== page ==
Your health: Poor quality sunglasses may harm your eyes
Cheap sunglasses may harm eyes
Your choice of sunglasses can have a bigger impact on your eye health than you might realize.
Eye specialists are warning not to use poor quality UV sunglasses because they may harm your eyes and create long-term vision defects, The Nation reports.
Professor Dr Khalid Wahid says that sunglasses are a form of protective eyewear meant to prevent bright and high energy light from damaging or discomforting the eyes.
But, if you're wearing a cheap pair that do not have polarization, UVA and UVB filters, it may result in eye irritation, tears, visual distortion, headaches, and blurred vision.
"Wearing full dark sunglasses will increase pressure on eyes and as a result the pupil opens up by half mm to 5 mm to catch the proper vision and which also allows dangerous UVA and UVB light rays into eyes which may damage them," Dr. Wahid said.
Death rates from heart disease decline
The death rate from heart disease and stroke in the United States declined 50 percent over the last 35 years, according to a new study in the Journal of the American Medical Association.
The study examined death certificates from people in 3,110 counties and found that from 1980 to 2014 the death rate from cardiovascular diseases fell from 507 deaths per 100,000 people to 253 deaths per 100,000 people -- a relative decline of 50 percent.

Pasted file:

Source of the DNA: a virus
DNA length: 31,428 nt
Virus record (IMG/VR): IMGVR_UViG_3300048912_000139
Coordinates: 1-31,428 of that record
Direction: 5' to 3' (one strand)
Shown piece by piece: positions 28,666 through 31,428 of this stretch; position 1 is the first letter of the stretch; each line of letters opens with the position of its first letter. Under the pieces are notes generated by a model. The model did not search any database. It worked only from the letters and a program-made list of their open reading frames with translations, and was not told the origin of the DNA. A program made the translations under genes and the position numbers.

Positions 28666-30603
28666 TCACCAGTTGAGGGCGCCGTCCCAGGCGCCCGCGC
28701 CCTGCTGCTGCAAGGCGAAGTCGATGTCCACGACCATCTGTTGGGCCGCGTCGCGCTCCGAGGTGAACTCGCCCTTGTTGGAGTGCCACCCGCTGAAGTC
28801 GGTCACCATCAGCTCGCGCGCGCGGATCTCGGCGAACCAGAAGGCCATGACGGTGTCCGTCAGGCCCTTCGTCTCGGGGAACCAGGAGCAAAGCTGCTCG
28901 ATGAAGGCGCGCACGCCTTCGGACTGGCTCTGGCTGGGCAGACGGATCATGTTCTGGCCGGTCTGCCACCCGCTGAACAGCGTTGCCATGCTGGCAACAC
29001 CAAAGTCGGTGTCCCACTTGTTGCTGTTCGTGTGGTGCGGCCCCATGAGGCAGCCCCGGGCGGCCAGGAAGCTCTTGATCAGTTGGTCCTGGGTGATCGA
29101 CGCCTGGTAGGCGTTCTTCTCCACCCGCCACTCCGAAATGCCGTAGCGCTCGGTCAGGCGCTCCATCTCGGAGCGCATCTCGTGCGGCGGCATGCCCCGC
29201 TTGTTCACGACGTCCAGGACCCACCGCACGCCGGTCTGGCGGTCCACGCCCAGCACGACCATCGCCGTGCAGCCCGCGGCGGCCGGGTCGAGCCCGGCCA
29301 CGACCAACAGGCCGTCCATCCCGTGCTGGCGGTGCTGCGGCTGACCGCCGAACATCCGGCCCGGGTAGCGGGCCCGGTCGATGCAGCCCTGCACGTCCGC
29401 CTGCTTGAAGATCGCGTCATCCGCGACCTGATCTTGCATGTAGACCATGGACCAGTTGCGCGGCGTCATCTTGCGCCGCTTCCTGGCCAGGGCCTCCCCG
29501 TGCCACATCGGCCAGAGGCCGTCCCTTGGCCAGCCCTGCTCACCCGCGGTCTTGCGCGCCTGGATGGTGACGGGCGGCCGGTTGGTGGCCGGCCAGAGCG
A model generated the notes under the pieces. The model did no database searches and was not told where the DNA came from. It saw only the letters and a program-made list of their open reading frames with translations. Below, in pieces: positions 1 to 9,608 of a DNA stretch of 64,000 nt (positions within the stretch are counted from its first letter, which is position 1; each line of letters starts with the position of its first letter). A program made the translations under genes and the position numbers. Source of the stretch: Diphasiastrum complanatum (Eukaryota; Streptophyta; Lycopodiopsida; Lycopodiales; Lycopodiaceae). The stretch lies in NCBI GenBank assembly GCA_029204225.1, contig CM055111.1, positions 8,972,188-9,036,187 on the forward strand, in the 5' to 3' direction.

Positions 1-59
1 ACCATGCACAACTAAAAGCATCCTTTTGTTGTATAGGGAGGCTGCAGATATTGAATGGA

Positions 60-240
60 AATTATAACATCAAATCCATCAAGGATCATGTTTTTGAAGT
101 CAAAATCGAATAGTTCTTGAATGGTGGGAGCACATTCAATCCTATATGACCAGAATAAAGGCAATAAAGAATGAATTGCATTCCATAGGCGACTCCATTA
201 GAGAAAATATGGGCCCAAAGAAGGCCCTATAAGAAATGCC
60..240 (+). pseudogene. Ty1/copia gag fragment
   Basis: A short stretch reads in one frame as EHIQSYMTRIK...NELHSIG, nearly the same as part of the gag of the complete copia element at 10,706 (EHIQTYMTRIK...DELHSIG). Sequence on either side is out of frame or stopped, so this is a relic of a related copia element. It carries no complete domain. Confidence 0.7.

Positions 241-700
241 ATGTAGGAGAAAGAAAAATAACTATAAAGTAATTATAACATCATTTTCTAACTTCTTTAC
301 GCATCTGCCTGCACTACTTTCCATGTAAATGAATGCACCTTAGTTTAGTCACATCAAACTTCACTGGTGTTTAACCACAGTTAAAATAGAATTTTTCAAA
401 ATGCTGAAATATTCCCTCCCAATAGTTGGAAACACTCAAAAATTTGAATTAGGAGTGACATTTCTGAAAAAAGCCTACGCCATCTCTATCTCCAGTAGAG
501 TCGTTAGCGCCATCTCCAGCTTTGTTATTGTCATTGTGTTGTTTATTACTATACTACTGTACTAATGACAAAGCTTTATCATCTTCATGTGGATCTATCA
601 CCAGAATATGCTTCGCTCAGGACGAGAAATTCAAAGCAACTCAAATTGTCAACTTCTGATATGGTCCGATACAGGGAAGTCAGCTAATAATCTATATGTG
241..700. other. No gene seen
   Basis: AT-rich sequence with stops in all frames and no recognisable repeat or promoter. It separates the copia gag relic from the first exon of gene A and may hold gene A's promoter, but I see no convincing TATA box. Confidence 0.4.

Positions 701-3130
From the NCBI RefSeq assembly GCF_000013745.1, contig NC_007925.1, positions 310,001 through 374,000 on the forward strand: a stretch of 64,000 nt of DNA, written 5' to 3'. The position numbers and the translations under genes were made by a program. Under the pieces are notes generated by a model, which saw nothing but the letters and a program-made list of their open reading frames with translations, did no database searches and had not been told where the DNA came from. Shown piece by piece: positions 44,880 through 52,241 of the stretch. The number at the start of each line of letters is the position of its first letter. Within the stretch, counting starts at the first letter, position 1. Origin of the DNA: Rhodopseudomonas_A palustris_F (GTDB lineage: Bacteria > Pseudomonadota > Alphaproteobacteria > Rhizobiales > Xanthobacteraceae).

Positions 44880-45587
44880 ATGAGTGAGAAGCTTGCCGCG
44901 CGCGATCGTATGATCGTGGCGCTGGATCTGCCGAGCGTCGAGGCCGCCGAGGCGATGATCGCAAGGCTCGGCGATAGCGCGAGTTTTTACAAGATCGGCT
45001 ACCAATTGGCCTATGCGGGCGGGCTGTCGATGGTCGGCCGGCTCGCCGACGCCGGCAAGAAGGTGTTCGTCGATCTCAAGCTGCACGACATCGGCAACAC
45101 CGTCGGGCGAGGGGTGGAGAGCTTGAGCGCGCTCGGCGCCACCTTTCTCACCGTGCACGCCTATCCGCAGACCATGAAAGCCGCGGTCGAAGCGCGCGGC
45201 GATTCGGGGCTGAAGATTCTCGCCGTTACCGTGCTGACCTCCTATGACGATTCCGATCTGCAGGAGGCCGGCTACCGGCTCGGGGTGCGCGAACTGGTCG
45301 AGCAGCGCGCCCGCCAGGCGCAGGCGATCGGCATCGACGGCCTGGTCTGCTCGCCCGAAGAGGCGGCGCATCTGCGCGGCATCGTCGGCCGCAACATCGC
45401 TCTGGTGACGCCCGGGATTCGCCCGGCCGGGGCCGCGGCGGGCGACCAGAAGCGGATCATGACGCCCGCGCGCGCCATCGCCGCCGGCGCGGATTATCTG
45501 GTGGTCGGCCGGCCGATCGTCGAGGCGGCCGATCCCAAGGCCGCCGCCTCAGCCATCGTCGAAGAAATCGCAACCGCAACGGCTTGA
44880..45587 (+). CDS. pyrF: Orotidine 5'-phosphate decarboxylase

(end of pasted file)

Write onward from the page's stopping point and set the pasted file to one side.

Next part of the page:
However, the study found that there are stunning differences in the death rates across the country -- and doctors don't fully understand what's responsible for the huge disparities, American Heart Association News reports.
"I was most surprised by how large the differences in the death rates were," said Dr. Gregory Roth, M.D., an assistant professor in the cardiology division of the University of Washington, who was the lead researcher of the study. "There are counties that are just getting left behind and not seeing the benefits we've made in treating heart disease."
Overall, the counties with the largest concentration of deaths from cardiovascular diseases extended from southeastern Oklahoma along the Mississippi River Valley to eastern Kentucky. Tennessee, Arkansas, Louisiana, Georgia and Texas were also home to numerous counties with high cardiovascular disease death rates.
The regions with the lowest death rates from cardiovascular diseases included the San Francisco area, central Colorado, northern Nebraska and central Minnesota.
An individual in Franklin Parish, Louisiana, is 13 times more likely to die from ischemic heart disease than someone from Pitkin County, Colorado.